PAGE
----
2) All “mitigation measures” deployed have not proven effective and certainly caused vast harm. The schools should never have been forced closed. The hospitals should have done business as usual. Doctors should have been free to treat patients. Travel should never have been stopped. Stay-at-home orders served no purpose. Hundreds of thousands of businesses were wrecked for no reason at all. Mandatory masks are not just pointless but inhumane, especially for kids. Testing the healthy, as track-and-trace theater, proved a waste. The vaccines should never have been mandated anywhere.

3) Even if C19 mutates in a worse way, or some new pathogen comes along, there is no public-health justification for shutting down society, dividing the social classes, canceling gatherings, limiting building capacity, restricting travel, or otherwise violating the rights of conscience and bodily autonomy. Contra the CDC, people should not have to wait breathlessly for the bureaucrats to look at the “science” to discover whether and to what extent we can exercise our human rights.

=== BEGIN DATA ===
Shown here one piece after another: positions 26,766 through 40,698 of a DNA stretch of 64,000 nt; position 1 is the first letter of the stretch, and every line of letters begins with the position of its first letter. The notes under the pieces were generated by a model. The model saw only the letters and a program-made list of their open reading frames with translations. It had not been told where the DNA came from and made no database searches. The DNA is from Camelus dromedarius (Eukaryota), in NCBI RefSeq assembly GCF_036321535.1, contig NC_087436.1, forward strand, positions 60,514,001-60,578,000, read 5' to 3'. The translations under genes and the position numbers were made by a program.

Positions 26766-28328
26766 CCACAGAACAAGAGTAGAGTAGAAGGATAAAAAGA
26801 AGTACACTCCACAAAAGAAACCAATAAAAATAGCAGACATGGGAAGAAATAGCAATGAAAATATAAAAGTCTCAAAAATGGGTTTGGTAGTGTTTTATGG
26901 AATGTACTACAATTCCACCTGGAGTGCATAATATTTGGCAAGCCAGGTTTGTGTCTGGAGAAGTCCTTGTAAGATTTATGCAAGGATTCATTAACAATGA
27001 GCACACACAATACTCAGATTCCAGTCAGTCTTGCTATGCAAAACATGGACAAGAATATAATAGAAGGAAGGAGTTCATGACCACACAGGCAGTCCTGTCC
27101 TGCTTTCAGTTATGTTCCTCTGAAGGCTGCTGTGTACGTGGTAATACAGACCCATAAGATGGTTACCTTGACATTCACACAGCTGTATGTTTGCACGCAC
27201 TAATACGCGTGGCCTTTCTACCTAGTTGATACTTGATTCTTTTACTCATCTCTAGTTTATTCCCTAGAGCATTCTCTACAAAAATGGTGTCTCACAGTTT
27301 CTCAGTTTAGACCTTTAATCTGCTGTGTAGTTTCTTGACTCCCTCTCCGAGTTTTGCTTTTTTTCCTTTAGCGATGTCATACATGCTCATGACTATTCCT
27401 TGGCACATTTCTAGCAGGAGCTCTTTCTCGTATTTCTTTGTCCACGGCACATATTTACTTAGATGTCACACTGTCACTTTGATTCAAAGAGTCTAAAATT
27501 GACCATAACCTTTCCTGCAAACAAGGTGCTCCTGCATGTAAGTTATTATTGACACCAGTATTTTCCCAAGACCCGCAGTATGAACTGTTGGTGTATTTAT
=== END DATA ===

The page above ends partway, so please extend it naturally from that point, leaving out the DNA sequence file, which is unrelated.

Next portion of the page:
4) All public-health interventions need to be limited to informing the public of all available information, seeking therapeutics, quarantine for the sick by choice, and otherwise allowing doctors to practice medicine. Yes, society might need to respond to new pathogens but society is fully capable of doing so without central direction from unelected bureaucrats on power trips.

5) The science behind pandemic management needs to be decentralized and include genuine discussion and debate rather than allowing a small cabal to take full power while censoring everyone else.